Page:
The Communities and Partnerships Framework of the Diocese of Canterbury is a founding member of the European Green Pilgrimage Network, a global network of pilgrim cities and other sites which are sacred to many different religious traditions. They are all united in sharing a vision of pilgrims in all continents, and the pilgrim cities that receive them, becoming models of care for the environment and leaving a positive footprint on the earth. Find out more below or at the Green Pilgrimage Network website.
The EGPN was a partner in a major Interreg project on Pilgrimage from 2016 - 2021:
The total project budget was €1.18 million between the partners.
Name of funding programme – Interreg Europe
The Green Pilgrimage Project will show how growth and development policies can economically exploit and protect natural and cultural heritage.
Pilgrimage is recognised as one of the fastest growing segments of the travel industry (UNWTO, 2015) with more than 300 million pilgrims every year.
Ancient pilgrim routes such as The Way of St James to Santiago de Compostela, Spain, report an annual 10% increase in numbers, particularly among non-religious. Harnessing this increased popularity to protect natural and cultural heritage is a common challenge faced by those responsible for Europe’s major pilgrimage routes.
Green Pilgrimage will show policy makers how to protect natural and cultural heritage whilst developing jobs and growth along pilgrim routes through developing low impact tourism, digitalization, pilgrim accommodation and strengthening local traditions. This reconnects pilgrims with their environment, landscape and culture.
- Kent Downs AONB unit (UK)
- Diocese of Canterbury (UK)
- Norfolk County Council (UK)
- National Institute of Tourism Research and Development (Romania)
- Puglia Region (Italy)
- Trondheim County Authority (Norway)
- Östergötland County Council (Sweden)
To find out more visit the Green Pilgrimage website.
The role of the Diocese of Canterbury
The Diocese of Canterbury, through its European Green Pilgrimage Network, organised the opening event in May 2017, outlining key objectives and inspiring partners about the potential of Green Pilgrimage to benefit local communities and landscapes.
The Diocese will share its Pilgrimage experience with partners in workshops and exchanges organised throughout the lifetime of the project. It will act as a broker between local authorities and faith groups who manage pilgrimage routes and destinations.
As Pilgrimage experts, we will advise the partners throughout the project on existing best practice across Europe. The Diocese will also organize opportunities for diverse European Cultural Routes from Saints Cyril and Methodios in Czechoslovakia, St Olav’s Way in Norway and the Via Francigena running through England, France and Italy to share their findings with partners.
The Network will be available for advice and consultation for partners as action plans are drawn up and implemented.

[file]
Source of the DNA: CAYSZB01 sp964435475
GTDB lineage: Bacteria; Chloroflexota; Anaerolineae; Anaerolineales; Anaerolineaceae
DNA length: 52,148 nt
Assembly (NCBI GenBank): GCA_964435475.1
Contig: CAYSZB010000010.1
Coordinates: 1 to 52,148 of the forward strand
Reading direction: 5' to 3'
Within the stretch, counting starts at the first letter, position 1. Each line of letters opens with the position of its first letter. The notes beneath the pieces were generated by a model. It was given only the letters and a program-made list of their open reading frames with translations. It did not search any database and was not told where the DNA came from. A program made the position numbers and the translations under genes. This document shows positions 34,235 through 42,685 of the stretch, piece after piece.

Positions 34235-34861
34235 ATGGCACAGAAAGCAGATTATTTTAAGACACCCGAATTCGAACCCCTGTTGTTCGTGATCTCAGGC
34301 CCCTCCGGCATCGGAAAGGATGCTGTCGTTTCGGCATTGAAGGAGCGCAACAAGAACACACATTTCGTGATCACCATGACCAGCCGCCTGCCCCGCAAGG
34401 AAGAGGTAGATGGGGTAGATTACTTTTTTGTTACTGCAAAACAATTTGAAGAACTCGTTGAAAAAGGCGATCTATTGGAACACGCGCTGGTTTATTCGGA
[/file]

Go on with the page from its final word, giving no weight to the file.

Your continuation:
Aims and objectives
- integrate pilgrimage objectives into a range of policy types affecting natural and cultural heritage and to evaluate their impact on asset enhancement and protection
- integrate sustainability indicators into policies impacting on natural and cultural heritage
- sustainably develop the economic potential of pilgrimage as seen in the rapid growth of pilgrimage in places like Santiago de Compostela or Walsingham in Norfolk
- develop a broader interpretation of pilgrimage as a journey with meaning; walking for health, for remembrance, for leisure, etc. Wider pilgrimage accessibility increases its potential for heritage development
- promote green pilgrimage ethos as a low carbon socially responsible outdoor activity
- share best practice on pilgrimage route management, promotion and business engagement
- enable stakeholders to benefit from regional expertise
- inform regional policy of project results and outputs
- support a network of pilgrimage places and routes in Europe
- develop Green Pilgrimage action plans that enable the development of natural and cultural assets through sustainable economic growth
- improved understanding of Green Pilgrimage across partner regions and how they valorise natural and cultural heritage
- best practices analysed and available for trial and transfer between regions
- joint understanding of a range of policies impacting on natural and cultural heritage protection
- improvement of a range of policies impacting our heritage and analyses of how to transfer improvements between policies
- ability to measure economic benefits and sustainability of best practices identified
- improved understanding of smart specialisation innovations for pilgrimage routes
- stakeholder understanding of a range of growth policies and how they impact natural and cultural heritage
- increase in European pilgrimage numbers of all faiths and none and across ethnicities and age groups
- increased value for pilgrimage tourism providing inward investment to natural and cultural heritage assets
- growth policies that both develop and protect natural and cultural heritage
Key benefits for Kent
- increased economic value to the major pilgrimage and long distance assets in Kent e.g. North Downs Way, Pilgrims Way, Canterbury Cathedral, St Augustine’s Way, Via Francigena
- increased awareness of the potential of pilgrimage related tourism for Kent businesses
- increased knowledge of pilgrimage and long distance walking growth for Kent policy makers and tourism organisations
- evidence base to enable further funding to improve pilgrimage and long distance walking infrastructure